To students at Boston University, services and vigils at the school's Marsh Chapel have been as natural a place as any to be this past week.
Senior Susan Harrington says a lot of students who don't consider themselves religious have attended the events "almost instinctively." Ms. Harrington went herself on Friday night with fellow athletes. "There's been a real sense of solidarity about all this," she says.
The interdenominational Protestant worship led by the Rev. Hope Luckie last Sunday was just one of numerous commemorations -for students and community members of all faiths - that have been held in and outside the chapel since Tuesday. Many have signed a wall of remembrance there for the victims of last week's attacks; the statue out front is littered with candles.
But a number of students also talk about having to make sense of last week's events more or less alone. Adam Ratner, a first-year graduate student in international relations who focuses on US foreign policy, says his professors didn't really addressed the week's events in class. "They just kind of glossed over it," he says. "My guess is they were afraid to jump to any conclusions."
Mr. Ratner says there was panic on campus last Tuesday as students flocked to phones trying to call family and friends. By the weekend, though, campus routines had resumed. "At the same time," he says, "there's a presence. You know things in the rest of the world aren't the same."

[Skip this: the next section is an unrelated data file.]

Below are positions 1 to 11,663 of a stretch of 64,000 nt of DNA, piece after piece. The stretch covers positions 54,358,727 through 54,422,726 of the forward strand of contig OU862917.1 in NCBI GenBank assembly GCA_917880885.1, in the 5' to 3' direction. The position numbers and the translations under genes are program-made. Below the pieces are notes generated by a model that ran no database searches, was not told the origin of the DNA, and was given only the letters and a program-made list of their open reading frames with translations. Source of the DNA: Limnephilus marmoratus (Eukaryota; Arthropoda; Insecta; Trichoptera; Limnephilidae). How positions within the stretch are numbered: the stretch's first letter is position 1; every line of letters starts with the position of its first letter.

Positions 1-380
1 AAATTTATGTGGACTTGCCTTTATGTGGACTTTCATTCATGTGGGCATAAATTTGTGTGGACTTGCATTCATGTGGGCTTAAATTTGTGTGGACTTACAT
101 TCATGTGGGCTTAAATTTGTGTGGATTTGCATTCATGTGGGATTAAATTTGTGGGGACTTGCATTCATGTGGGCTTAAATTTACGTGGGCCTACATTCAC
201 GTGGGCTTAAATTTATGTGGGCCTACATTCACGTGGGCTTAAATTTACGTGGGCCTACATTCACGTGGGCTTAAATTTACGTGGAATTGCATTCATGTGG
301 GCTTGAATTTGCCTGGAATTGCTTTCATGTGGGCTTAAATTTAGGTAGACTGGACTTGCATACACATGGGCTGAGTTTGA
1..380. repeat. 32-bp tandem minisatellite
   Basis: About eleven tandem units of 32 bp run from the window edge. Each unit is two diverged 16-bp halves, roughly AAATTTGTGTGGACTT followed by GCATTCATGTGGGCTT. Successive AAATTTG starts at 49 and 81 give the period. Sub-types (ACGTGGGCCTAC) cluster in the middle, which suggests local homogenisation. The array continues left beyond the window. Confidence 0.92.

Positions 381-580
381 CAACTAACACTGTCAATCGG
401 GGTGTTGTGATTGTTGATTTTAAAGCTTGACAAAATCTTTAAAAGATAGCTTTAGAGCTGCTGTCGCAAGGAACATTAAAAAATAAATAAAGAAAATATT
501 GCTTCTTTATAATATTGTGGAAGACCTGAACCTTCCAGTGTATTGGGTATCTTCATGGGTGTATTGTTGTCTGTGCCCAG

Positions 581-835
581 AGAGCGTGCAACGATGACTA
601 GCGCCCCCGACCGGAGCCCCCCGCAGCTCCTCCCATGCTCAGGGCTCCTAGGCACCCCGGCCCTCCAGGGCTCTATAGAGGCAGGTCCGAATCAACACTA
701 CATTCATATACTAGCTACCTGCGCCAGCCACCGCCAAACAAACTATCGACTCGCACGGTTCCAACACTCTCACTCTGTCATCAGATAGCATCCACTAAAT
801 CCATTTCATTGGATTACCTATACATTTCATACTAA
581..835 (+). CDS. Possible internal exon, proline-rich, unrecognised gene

The university is not the same either. "We cry out of our depths in the words that Paul used: 'What then are we to say about these things?' " Rev. Luckie said in her sermon.
Not only are many students coping with personal losses and fears, Luckie said, but "our Islamic students are afraid. They are in hiding."
"I have news," she preached to a damp-eyed congregation, "The Islamic community is not our enemy. They should not be persecuted because we are afraid."
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This year's "First Look Fair" at the University of Maryland College Park campus had balloons and stalls like last year. But not everything was business as usual. Ten thousand flowers lined the edges of a central pool and fountain. A curtain of white sheets, covered with the prayers and statements of grieving students and staff, cut across the mall. Members of the Muslim Student Association (MSA), the Pakistani Student Association, and others spent time …